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True blue: one of Australia's most respected ocean racing yachtsmen, Roger Hickman, passed away peacefully in Sydney following a short battle with cancer.

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Born and bred in Tasmania, Roger, a CYCA member since 1993, collapsed in Hobart on New Year's Eve, having competed in the Hobart race. He returned to Sydney for treatment to brain tumours and remained positive and upbeat. "Everything I read and see is back to front, so I can't even call wind shifts right," he said laughing in February.

He was in fine form prior to the 2015 Rolex Sydney Hobart, showing no signs of what lay ahead, as he concentrated on his dream of trying to win the Hobart two years running. Among the frontrunners for the overall title to the last, 'Hicko' subsequently finished sixth overall and third in division.

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Hicko left this earth with no regrets. He packed a lot into 63 years, including a Directorship at the CYCA from 1996 -1998, where he was Rear Commodore from 1999 to 2005, with the exception of 2004 when he served as Vice Commodore. He was also elected President of Yachting NSW in 2008.

Following the 2014 Hobart race, Hicko celebrated his victory and his 60th birthday with the Wild Rose crew, which included his brother Andrew and sister, Lisa, first timers to the race. At the time, he was looking forward to celebrating the 'Old Girl's' (Wild Rose) 30th birthday in the New Year.

Hicko was chuffed to receive phone calls of congratulations on his Hobart victory from around the globe, none more so than one from the late Bob Oatley: "I feel lucky and privileged to have Bob Oatley's boat. I did three Hobarts with him on this boat.

"When I bought the boat from him six years later, he almost gave it to me. I only had half the money and Bob said, 'Roger, you were the only guy to go to the bar and buy me a drink after sailing, don't worry about the rest'. He was so gracious. I wouldn't have been able to get involved in that boat otherwise," an emotional Hicko said at the time.

The sport of sailing is richer for Hicko's legacies. With one of the most enviable offshore track records around, he was a yardstick for many. The 39 Sydney Hobarts race veteran was held in high esteem. He had won the CYCA Blue Water Pointscore five times and the Sydney Hobart three times - twice with Wild Rose (1993 and 2 or 4) and in 2000 as sailing master of Ausmaid. And he was truly looking forward to his 40th Hobart this December.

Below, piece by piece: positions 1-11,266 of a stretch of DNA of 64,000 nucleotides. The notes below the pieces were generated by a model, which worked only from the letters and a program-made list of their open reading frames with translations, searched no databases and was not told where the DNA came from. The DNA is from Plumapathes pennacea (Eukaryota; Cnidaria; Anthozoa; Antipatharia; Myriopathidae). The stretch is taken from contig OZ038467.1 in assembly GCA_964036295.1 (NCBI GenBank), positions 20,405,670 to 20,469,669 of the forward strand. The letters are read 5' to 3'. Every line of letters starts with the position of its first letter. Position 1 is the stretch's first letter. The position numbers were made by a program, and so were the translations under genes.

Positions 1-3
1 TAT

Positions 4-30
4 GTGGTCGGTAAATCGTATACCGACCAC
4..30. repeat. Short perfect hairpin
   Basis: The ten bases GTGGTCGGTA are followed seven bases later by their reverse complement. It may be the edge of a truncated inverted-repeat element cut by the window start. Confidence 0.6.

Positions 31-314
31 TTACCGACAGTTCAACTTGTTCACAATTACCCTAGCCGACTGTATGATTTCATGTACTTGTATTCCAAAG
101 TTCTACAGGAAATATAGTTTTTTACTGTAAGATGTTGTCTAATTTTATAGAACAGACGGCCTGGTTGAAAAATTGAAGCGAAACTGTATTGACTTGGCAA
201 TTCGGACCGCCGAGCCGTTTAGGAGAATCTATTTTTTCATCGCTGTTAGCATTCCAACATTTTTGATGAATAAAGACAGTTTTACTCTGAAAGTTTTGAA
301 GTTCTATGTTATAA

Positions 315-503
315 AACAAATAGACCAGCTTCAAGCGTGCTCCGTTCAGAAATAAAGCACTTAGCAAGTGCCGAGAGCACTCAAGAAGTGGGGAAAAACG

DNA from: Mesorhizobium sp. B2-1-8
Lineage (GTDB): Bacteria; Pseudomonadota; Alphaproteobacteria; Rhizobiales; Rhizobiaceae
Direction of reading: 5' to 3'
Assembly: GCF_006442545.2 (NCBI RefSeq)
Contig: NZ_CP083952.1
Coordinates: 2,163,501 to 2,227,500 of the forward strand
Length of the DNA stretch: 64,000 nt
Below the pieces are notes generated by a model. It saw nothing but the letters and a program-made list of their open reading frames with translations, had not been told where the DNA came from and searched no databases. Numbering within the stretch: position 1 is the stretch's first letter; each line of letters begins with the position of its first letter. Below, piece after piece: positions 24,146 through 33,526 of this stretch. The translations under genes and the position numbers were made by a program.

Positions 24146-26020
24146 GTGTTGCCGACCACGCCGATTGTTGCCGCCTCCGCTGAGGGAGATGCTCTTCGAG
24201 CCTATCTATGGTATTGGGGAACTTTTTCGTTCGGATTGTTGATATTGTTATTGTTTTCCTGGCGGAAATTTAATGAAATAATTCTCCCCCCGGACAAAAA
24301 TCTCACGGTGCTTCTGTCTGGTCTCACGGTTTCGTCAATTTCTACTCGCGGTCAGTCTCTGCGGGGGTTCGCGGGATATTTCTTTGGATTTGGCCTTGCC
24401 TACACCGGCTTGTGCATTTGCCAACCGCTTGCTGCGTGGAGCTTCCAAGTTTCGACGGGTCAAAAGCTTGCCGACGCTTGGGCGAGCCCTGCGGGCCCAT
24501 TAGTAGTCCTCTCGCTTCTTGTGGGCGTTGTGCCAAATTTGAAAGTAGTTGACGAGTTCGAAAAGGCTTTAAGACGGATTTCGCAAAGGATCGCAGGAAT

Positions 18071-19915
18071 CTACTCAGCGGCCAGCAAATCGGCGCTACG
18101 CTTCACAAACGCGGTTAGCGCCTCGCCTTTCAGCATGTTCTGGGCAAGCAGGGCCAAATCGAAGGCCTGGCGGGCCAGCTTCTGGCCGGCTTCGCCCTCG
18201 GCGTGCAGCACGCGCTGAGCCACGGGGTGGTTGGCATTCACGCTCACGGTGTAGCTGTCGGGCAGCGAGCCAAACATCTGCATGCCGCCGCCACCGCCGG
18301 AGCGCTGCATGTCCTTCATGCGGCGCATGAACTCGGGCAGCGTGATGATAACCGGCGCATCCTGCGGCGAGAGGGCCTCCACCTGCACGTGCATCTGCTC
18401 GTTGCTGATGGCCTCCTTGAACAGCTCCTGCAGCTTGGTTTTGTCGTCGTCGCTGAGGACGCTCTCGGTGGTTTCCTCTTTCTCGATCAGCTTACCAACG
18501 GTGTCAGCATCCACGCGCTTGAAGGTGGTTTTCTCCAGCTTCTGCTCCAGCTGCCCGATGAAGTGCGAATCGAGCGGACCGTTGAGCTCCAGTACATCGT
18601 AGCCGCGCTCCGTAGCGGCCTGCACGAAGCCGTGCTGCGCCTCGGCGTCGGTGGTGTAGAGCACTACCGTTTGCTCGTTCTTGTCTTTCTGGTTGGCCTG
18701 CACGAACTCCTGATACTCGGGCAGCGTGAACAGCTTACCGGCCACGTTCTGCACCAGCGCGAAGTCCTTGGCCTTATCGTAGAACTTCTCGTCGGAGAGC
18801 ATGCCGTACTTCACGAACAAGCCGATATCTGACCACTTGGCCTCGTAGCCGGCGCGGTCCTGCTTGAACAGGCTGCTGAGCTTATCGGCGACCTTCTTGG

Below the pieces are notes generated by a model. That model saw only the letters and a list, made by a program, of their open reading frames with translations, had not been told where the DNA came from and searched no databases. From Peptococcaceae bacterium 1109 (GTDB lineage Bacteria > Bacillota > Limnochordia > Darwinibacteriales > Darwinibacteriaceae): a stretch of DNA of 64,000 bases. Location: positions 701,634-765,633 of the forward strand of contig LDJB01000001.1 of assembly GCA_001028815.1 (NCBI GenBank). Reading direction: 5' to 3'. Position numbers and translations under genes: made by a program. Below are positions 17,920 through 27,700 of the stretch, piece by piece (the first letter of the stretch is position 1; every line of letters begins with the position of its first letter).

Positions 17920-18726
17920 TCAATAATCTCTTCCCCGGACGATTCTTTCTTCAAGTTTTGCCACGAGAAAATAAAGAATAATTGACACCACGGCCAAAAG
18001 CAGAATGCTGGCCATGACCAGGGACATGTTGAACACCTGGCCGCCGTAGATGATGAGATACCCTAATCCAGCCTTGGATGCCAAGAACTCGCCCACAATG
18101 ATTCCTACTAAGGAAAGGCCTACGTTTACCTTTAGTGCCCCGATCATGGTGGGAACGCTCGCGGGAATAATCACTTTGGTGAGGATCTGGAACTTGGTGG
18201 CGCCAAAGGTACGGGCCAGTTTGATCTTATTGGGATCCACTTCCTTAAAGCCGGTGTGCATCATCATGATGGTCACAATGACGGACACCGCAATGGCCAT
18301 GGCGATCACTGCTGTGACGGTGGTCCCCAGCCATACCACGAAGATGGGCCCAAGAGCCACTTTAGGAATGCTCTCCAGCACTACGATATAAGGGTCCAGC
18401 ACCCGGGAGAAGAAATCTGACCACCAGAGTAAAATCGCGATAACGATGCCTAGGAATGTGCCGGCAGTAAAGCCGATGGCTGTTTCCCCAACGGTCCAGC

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Hicko also sailed in the Dragon, Etchells and Farr 40 classes at an international level and honed his skills regularly sailing a Laser on Sydney Harbour. He was looking forward to competing in the Dragon class this year with the legendary Gordon Ingate, and felt sure he would recover to do so.

So many sailors have benefitted from Hicko's experience and knowledge. Those who crewed for him on Wild Rose - and the high profile boat owners who asked him to whip their boats and crew into shape, such as the likes of Yachting Australia president, Matt Allen (Ichi Ban), Alan Brierty (Limit), Chris Dare (Flirt) and Kevan Pearce (Ausmaid).

Hicko insisted some of his crew be part of those deals so they would experience ocean racing at an elite level, and he thrived watching them grow. His leadership, training, and generosity have churned out numerous top-level sailors, who started at grass roots level. Among them are many female sailors - Hicko has paved the way for equality in sailing. His crew has always been a blend of male and female, and in recent years, it has been a 50/50 split.

In fact, Jenifer Wells from his crew was named Crew Person of the Year at the CYCA's 20i3 Ocean Racer of the Year Awards, and Navigator of the Year in 2014. Others from Hicko's female crew to have won the Crew Member of the Year award are Lori Wilson (1994) and the late Sally Gordon in 2000. This commitment from Hicko has led to other Australian yacht owners adding multiple women to their crews.

Hicko's leadership qualities were identified early on, when he was named captain of his high school in Tasmania. On leaving school, he trained as a deck officer and eventually qualified as Ship's Master.